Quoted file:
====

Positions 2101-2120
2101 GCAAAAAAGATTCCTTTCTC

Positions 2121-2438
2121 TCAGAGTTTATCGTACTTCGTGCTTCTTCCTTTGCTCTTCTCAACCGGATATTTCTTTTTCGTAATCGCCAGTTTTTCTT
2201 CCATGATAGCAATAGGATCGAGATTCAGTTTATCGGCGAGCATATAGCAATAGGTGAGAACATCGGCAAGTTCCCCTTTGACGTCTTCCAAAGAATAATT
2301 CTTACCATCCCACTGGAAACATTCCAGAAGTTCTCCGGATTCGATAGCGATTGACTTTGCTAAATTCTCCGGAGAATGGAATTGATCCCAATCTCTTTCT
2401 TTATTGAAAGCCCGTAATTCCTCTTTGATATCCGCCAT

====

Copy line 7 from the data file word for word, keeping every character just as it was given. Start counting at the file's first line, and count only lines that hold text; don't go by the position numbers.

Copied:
2401 TTATTGAAAGCCCGTAATTCCTCTTTGATATCCGCCAT